Go Fish at the Laundromat 

We arrived in Iceland at 6 am and promptly slept until noon. Upon awaking, I had no idea where we were until I looked out the window at the snowy skies and stone streets. I told the guys to throw on their warm clothes (a bit cooler here than in Northern Vermont) because we needed to explore — only 3.5 hours of sunlight remained in the day.   

our wonderful apartment
these boots were made for flocking
happy shinny people
i think i understand it all
My first sense of Reykjavik came in the scent of fermented fish being eaten by the owner of a groovy record store. But my overall sense of the city is its colorful grayness and warm coolness. Sort of what you’d think but then again not what you’d ever thought. Welcome to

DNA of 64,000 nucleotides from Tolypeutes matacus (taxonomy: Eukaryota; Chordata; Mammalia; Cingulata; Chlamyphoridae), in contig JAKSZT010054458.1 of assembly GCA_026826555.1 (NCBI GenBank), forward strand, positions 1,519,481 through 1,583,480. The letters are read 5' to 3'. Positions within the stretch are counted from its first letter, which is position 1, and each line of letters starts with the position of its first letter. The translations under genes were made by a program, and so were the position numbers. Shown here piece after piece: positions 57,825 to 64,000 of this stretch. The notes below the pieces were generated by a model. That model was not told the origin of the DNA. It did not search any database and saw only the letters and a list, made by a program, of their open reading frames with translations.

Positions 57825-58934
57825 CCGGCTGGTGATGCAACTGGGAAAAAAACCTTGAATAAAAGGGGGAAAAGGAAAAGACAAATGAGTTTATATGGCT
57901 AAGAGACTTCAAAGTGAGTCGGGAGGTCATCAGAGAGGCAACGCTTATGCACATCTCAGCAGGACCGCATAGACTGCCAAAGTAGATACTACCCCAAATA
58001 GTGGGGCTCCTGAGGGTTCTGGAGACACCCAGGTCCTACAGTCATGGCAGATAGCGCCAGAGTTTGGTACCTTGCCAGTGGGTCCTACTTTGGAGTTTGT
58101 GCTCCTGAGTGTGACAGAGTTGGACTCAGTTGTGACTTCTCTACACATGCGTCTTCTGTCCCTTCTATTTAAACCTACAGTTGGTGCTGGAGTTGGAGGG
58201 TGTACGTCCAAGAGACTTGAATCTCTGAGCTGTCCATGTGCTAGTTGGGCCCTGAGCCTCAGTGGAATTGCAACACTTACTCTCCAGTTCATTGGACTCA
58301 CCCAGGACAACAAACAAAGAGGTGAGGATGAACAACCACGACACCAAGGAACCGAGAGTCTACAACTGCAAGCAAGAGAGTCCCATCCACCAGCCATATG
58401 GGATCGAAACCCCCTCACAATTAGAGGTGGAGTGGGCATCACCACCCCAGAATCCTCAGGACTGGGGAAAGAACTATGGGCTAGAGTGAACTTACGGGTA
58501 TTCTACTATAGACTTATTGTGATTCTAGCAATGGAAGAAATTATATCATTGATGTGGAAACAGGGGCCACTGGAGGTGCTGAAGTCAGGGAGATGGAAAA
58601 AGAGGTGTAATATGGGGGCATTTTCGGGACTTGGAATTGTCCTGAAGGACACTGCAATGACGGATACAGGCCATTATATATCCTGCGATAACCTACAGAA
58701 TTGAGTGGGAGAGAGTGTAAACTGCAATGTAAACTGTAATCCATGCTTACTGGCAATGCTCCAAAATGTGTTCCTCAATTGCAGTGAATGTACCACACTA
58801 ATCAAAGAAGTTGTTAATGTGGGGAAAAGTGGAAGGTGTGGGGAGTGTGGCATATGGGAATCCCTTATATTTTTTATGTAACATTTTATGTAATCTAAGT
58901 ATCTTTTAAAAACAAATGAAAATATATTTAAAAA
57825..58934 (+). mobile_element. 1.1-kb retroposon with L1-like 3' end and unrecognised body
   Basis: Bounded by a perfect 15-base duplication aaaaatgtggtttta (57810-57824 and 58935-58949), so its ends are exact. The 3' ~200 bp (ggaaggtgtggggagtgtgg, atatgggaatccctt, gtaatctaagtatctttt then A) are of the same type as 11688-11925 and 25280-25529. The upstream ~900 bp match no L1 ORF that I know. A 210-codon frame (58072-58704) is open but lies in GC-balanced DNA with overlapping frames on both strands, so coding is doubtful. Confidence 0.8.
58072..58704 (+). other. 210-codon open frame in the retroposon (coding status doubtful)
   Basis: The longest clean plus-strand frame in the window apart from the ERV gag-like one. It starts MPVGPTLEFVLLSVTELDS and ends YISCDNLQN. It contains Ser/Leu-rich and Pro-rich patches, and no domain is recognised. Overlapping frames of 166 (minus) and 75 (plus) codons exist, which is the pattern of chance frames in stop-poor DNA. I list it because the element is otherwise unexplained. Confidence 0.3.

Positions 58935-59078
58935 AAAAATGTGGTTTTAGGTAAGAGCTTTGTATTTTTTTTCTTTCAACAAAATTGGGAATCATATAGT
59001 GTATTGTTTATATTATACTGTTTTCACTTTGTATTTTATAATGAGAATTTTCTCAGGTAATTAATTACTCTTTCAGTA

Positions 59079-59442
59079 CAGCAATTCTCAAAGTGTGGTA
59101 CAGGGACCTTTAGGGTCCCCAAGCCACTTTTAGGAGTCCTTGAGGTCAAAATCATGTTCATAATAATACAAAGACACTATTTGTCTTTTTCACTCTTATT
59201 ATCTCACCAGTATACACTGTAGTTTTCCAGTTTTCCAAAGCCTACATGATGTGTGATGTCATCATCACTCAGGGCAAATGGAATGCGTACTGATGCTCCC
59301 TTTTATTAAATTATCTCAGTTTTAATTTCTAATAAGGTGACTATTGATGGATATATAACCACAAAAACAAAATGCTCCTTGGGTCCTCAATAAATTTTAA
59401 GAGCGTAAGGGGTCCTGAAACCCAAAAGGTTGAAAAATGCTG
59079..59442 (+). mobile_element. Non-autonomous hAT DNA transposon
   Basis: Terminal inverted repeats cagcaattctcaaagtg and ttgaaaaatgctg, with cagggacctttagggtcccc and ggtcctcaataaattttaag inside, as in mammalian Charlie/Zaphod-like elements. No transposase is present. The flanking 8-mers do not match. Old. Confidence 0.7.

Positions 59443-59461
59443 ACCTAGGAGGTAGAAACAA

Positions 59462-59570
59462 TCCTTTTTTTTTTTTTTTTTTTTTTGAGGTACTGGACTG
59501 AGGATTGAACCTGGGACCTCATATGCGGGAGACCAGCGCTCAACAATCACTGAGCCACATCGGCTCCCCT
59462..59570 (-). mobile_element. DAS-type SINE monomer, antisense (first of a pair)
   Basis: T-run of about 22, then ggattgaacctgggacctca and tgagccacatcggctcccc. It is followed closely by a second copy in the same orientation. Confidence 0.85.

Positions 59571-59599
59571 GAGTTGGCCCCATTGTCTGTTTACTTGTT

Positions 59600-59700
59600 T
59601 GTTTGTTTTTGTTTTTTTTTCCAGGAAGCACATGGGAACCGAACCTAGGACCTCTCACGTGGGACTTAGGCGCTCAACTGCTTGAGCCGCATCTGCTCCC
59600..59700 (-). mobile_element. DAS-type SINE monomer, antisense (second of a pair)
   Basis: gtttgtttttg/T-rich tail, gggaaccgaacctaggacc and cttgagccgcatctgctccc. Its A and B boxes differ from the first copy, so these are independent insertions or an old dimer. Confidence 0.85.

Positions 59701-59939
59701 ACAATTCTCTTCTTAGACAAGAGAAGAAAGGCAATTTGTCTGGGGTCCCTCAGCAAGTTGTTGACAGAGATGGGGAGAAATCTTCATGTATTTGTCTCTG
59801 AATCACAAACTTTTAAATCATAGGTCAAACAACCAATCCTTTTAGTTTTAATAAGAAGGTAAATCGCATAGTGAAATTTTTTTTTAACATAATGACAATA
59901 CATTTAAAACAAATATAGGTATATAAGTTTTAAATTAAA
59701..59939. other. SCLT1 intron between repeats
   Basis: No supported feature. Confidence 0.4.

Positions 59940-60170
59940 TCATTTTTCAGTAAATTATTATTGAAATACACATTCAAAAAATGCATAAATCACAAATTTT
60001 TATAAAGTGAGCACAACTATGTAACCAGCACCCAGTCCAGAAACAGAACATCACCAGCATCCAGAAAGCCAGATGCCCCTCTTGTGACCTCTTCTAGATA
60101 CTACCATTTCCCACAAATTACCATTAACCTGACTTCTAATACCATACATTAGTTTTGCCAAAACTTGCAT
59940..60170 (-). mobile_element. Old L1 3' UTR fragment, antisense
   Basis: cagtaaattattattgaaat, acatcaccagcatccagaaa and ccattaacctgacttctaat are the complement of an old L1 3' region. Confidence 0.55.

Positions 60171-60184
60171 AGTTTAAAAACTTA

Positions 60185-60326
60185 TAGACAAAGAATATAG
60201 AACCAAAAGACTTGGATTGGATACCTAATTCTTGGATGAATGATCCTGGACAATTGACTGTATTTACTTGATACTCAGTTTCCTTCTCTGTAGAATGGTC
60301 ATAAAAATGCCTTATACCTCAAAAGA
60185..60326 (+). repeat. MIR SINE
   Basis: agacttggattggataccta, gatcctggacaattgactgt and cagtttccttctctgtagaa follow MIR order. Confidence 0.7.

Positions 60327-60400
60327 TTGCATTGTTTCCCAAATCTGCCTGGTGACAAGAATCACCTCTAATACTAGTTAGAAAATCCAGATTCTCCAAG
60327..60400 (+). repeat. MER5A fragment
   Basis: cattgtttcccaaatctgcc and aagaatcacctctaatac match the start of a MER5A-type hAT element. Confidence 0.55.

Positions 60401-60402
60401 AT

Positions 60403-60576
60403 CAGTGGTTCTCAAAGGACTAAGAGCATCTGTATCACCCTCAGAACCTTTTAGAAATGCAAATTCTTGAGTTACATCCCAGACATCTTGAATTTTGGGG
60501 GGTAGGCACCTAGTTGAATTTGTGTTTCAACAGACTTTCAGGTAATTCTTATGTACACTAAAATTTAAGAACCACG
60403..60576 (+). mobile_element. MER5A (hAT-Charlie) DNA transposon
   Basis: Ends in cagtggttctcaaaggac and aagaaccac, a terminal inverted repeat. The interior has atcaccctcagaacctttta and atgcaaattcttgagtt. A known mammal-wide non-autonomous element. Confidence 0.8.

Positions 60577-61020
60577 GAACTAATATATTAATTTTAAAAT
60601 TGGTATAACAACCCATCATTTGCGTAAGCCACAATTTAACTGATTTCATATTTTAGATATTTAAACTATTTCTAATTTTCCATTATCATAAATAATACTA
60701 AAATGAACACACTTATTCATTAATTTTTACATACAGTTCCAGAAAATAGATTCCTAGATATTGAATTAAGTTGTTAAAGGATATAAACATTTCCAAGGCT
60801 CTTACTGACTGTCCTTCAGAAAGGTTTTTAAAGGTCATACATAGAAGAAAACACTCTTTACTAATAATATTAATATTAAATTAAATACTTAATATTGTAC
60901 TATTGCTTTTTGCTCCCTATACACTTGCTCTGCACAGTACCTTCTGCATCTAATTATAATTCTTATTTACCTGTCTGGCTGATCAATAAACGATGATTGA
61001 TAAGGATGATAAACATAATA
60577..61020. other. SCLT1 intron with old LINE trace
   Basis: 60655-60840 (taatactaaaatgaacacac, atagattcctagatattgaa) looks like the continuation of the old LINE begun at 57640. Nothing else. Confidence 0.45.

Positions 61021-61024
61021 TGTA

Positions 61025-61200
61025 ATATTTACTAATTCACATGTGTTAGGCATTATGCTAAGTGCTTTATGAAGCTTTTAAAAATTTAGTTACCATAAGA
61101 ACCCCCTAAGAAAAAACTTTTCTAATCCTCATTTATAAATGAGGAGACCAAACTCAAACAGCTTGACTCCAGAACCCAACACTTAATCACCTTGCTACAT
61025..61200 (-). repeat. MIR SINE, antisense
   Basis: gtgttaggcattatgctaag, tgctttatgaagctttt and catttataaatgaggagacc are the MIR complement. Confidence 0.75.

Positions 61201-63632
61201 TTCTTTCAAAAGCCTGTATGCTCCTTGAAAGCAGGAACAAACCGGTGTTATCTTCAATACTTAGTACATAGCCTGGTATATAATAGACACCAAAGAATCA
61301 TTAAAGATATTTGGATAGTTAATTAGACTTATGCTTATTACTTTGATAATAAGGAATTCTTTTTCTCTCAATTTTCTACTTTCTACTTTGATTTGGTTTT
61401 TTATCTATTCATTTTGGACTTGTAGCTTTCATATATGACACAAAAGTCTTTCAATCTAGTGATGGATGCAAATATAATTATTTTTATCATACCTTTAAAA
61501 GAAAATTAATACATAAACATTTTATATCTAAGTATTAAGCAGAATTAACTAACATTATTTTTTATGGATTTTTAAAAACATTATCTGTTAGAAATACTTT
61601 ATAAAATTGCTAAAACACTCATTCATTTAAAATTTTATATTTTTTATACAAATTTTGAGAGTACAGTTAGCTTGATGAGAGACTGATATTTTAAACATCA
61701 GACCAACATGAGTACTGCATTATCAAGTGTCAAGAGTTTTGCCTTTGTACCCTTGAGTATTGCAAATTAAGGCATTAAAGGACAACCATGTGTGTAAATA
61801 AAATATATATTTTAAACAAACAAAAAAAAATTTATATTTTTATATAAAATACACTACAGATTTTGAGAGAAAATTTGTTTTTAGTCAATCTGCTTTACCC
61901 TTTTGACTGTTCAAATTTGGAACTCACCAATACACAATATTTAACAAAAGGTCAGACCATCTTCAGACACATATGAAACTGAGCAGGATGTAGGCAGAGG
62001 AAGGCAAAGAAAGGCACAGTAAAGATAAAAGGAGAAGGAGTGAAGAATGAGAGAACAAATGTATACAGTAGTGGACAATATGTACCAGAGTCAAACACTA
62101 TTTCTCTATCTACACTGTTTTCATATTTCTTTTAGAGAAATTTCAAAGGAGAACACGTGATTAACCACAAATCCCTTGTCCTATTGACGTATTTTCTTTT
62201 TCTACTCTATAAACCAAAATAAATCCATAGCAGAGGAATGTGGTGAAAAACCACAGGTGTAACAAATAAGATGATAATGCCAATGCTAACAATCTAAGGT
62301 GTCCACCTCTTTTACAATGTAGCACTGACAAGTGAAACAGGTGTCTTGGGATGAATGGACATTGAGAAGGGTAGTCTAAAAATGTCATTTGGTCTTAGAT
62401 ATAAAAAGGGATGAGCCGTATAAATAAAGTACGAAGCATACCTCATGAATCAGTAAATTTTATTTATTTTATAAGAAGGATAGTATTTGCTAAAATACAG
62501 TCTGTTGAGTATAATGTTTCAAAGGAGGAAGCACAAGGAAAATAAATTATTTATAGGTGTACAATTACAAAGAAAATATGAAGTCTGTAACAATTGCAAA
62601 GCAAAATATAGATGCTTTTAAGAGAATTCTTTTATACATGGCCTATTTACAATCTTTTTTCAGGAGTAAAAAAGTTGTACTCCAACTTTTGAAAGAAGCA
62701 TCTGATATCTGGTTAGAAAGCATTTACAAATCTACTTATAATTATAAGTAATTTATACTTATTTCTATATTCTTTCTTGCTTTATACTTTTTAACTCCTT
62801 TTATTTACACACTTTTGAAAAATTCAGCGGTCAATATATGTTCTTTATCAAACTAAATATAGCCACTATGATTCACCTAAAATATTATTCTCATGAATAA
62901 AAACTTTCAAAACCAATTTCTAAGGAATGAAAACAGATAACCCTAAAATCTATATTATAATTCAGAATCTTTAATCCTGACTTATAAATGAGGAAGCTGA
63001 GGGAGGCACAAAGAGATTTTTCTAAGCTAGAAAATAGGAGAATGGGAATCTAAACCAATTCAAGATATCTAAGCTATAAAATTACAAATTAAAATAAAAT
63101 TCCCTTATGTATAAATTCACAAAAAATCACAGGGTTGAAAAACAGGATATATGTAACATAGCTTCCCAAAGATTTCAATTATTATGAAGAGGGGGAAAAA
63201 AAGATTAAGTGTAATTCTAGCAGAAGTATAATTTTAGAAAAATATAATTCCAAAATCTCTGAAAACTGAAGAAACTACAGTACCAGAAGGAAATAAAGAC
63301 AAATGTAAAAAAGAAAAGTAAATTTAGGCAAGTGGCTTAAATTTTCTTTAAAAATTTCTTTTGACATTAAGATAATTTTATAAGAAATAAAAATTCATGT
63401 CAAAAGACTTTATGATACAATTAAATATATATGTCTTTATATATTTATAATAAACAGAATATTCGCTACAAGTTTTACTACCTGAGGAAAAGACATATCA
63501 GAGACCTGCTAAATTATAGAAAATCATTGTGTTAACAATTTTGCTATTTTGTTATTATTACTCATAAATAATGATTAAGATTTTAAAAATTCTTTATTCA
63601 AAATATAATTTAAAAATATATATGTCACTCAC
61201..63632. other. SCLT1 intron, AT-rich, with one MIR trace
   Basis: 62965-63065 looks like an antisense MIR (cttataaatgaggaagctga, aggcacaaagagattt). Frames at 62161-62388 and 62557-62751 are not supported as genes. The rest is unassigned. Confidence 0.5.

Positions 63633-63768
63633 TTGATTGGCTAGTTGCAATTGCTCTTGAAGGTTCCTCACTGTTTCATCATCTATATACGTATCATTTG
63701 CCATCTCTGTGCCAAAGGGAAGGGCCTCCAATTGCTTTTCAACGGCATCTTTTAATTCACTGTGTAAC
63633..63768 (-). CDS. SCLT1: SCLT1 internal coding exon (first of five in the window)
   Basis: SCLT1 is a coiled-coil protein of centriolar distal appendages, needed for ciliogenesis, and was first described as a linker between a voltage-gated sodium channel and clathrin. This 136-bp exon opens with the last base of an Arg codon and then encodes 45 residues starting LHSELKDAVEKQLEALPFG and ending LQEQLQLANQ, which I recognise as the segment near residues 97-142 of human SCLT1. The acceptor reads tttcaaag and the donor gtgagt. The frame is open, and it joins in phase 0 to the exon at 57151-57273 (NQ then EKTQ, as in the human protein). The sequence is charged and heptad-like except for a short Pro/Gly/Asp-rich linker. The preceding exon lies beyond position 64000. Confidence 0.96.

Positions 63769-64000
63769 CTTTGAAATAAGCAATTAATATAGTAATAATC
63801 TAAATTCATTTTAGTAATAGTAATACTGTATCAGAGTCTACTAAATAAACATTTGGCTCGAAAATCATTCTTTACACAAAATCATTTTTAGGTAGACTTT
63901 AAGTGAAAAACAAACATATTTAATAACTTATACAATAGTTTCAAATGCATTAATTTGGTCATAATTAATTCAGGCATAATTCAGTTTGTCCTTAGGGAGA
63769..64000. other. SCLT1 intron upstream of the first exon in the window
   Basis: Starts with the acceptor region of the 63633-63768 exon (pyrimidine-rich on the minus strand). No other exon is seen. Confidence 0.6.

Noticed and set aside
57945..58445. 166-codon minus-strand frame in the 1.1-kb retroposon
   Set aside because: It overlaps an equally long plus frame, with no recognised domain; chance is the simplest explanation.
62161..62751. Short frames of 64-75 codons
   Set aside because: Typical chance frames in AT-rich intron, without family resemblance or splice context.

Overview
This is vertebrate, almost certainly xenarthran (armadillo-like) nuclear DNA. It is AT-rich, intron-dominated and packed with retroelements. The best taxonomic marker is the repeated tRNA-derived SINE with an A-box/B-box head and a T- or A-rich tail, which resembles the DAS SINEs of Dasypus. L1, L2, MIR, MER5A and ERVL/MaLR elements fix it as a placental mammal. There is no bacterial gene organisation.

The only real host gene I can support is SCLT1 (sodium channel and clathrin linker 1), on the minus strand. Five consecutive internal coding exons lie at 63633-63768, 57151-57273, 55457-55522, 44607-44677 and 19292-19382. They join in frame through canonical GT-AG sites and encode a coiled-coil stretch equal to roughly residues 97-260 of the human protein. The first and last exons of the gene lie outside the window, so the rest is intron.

sleepy shy


what an odd thing to say on a t-shirt
signs of the times
we’ll hit this place up Thursday
historic church and statie of Leif Erickson

We strolled the streets and shops. I bought a salmon skin bracelet, (of course). We discovered that Reykjavik is the world’s most northernmost capital city — about 66-degrees latitude. Allan bought a wool cap emblazoned with those coordinates. David got a deck of cards, which we put to good use playing Go Fish while we had fish soup at the Laundromat Cafe. 

Watching all the blondes in wooly sweaters sipping coffee and soup, and listening to “Echo and the Bunnymen” on the café stereo, I decided that Reykjavik feels as if you are living a late eighties music video by Ah-Ha. You know the one where the girl gets sucked into the drawing with the band? I was pretty sure that’s what was happening to me. 


being sucked into Ah-Ha video
kids menu with meatballs

downtown at dusk

sea world

 It’s night again now and we turned on the tv to postpone sleep. Guess who was on? Allan, as Earl, in “Monlight and Mistletoe,” wearing an Icelandic sweater. 

allan points to his sweater and himself

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